Sanchez-Villegas A, Zazpe I, Santiago S, Perez-Comago A, Martinez-Gonzalez MA, Lahortiga-Ramos F. Added sugars and sugar-sweetened beverage consumption, dietary carbohydrate index and depression risk in the Seguimiento Universidad de Navarra (SUN) project. Br J Nutr. 2018;119(2):211–21. https://0-doi-org.brum.beds.ac.uk/10.1017/S0007114517003361.
Knuppel A, Shipley MJ, Llewellyn CH, Brunner EJ. Sugar intake from sweet food and beverages, common mental disorder and depresión: prospective findings from the Whitehall II study. Sci Rep. 2017;7(1):6287. https://doi.org/10.1038/s41598-017-05649-7.
Adjibade M, Assmann KE, Andreeva VA, Lemonge C, Hercberg S, Galan P, Kesse-Guyot E. Prospective association between adherence to the Mediterranean diet and risk of depressive symptoms in the French SU. VI.MAX cohort. Eur J Nutr. 2018;57(3):1225–35. https://0-doi-org.brum.beds.ac.uk/10.1007/s00394-017-1405-3.+.
Willett WC, Sacks F, Trichopoulou A, Drescher G, Ferro-Luzzi A, Helsing E, Trichopoulos D. Mediterranean diet pyramid: a cultural model for healthy eating. Am J Clin Nutr. 1995;61(6):1402S–6S. https://0-doi-org.brum.beds.ac.uk/10.1093/ajcn/61.61402S.
Beck AT, Rush A J, Shaw B E, Emery G. Beck Depression Inventory. Cognitive Therapy of Depression, Guilford press, New York, NY, Usa, 1979, trad Esp en Bilbao: Desclee de Brouwer, 1983.
Bishwajit G, O’Leary DP, Ghosh S, Sanni Y, Shangfeng T, Zhanchun F. Association between depression and fruit and vegetable consumption among adults in South Asia. BMC Psychiatry. 2017;17:15. https://0-doi-org.brum.beds.ac.uk/10.1186/s12888-017-1198-1.
Paskulin JTA, Drehmer M, Olinto MT, Hoffman JF, Pinheiro AP, Schmidt MI, Nunes MA. Association between dietary patterns and mental disorders in pregnant women in Southern Brazil. Rev Bras Psiquiatr. 2017;39(3):201–15. https://0-doi-org.brum.beds.ac.uk/10.1590/1516-4446-2016-2016.
Wolniczak I, Caceres-DelAguila JA, Maquiña JL, Bernabe-Ortiz A. Fruits and vegetables consumption and depressive symptoms: A population-based study in Peru. Plos One. 2017;12(10):e0186379. https://0-doi-org.brum.beds.ac.uk/10.1371/journal.pone.0186379.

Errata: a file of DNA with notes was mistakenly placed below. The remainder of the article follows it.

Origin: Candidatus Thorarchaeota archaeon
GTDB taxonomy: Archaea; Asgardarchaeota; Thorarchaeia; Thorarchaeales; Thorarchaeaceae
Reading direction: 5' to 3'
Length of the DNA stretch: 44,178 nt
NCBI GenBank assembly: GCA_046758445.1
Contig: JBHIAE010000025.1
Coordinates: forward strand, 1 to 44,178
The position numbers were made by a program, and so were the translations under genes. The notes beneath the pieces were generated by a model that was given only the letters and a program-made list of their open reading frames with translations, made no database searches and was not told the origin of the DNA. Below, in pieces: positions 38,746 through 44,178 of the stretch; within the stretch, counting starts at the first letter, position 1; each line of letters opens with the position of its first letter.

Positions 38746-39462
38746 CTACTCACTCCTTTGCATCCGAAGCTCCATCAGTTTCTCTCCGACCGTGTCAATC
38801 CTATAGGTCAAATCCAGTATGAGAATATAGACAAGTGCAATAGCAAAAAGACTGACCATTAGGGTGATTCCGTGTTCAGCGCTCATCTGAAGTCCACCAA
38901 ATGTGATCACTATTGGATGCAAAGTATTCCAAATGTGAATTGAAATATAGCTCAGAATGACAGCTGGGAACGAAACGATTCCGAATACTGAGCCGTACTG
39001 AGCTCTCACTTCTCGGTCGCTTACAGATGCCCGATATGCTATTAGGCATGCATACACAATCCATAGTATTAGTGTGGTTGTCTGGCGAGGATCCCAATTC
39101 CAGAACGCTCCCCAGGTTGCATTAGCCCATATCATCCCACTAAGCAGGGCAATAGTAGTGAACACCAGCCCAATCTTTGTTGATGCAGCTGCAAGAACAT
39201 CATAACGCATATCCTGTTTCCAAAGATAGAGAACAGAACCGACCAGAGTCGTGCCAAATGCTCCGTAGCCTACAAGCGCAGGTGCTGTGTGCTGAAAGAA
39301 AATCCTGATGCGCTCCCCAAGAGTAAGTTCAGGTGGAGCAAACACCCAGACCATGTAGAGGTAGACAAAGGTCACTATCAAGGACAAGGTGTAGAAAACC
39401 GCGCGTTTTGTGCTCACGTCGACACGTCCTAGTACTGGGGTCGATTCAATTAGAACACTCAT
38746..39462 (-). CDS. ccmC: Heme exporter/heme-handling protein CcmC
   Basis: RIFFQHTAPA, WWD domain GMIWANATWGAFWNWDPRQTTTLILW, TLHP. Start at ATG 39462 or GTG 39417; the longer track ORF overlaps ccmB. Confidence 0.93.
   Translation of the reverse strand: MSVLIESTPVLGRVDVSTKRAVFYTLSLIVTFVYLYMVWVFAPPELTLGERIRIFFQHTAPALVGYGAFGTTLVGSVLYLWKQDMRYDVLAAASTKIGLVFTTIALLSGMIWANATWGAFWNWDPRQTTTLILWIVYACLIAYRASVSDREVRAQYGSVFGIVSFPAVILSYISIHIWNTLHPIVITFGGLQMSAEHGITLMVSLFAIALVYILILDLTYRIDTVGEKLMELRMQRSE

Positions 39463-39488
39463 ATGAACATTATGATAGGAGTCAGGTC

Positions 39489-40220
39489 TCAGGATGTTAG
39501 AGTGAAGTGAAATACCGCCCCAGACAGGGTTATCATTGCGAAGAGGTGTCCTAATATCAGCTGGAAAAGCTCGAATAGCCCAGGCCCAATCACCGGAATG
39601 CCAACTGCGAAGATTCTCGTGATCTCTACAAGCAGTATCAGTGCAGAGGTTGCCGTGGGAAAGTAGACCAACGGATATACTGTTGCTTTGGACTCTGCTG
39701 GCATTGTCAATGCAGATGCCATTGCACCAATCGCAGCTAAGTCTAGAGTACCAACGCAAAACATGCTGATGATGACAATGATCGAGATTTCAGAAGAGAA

Maes M, Mihaylova M, Kubera M, Uytterhoeven M, Vrydags N, Bosmans E. Increased plasma peroxides and serum oxidized low density lipoproteín antibodies in major depression: markers that further explain the higher incidente of neurodegeneration and coronary artery disease. J Affect Disord. 2010;125(1–3):287–94. https://doi.org/10.1016/j.jad.2009.12.014.
Maes M, Mihaylova I, Kubera M, Uytterhoeven M, Vrydags N, Bosmans E. Increased 8-hydroxy-deoxyguanosine, a marker of oxidative damage to DNA, in major depression and myalgic encephalomyelitis/ chronic fatigue syndrome. Neuroendocrinol Lett. 2009;30(6):715–22.
We give special thanks to all participants for their cooperation during data collection.
Availability of data and materials
The datasets used and analysed during the current study are available from the corresponding author on reasonable request.
Ethics approval and consent to participate
All procedures performed in studies involving human participants were in accordance with the ethical standards of the institutional and/ or national research committee and with the 1964 Helsinki declaration and its later amendments or comparable ethical standards.
Participants were informed about the purpose of the study, and they were assured that they answers would only be used anonymously for research purposes on a voluntary basis.
All participants aged 18 and above were given information about the study, and they were asked for they voluntary participation. A written informed consent was administered to each participant; all participants read and signed written consent forms before being enrolled in the study. The institutional review board of the Balearic Islands Community approved the study (number IB 1912/12 PI).
Consent for publication
The authors declare that they have no competing interests.
Springer Nature remains neutral with regard to jurisdictional claims in published maps and institutional affiliations.
Dietary Questionnaire used to obtain the information on the consumption of different food groups (Legumes, Nuts, Whole grain foods, Fruits and vegetables, Chocolate, Sweet foods and refined sugars). (DOC 45 kb)
About this article
Cite this article
Grases, G., Colom, M.A., Sanchis, P. et al. Possible relation between consumption of different food groups and depression. BMC Psychol 7, 14 (2019). https://0-doi-org.brum.beds.ac.uk/10.1186/s40359-019-0292-1
- Precursors to neurotransmitters
- Oxidative stress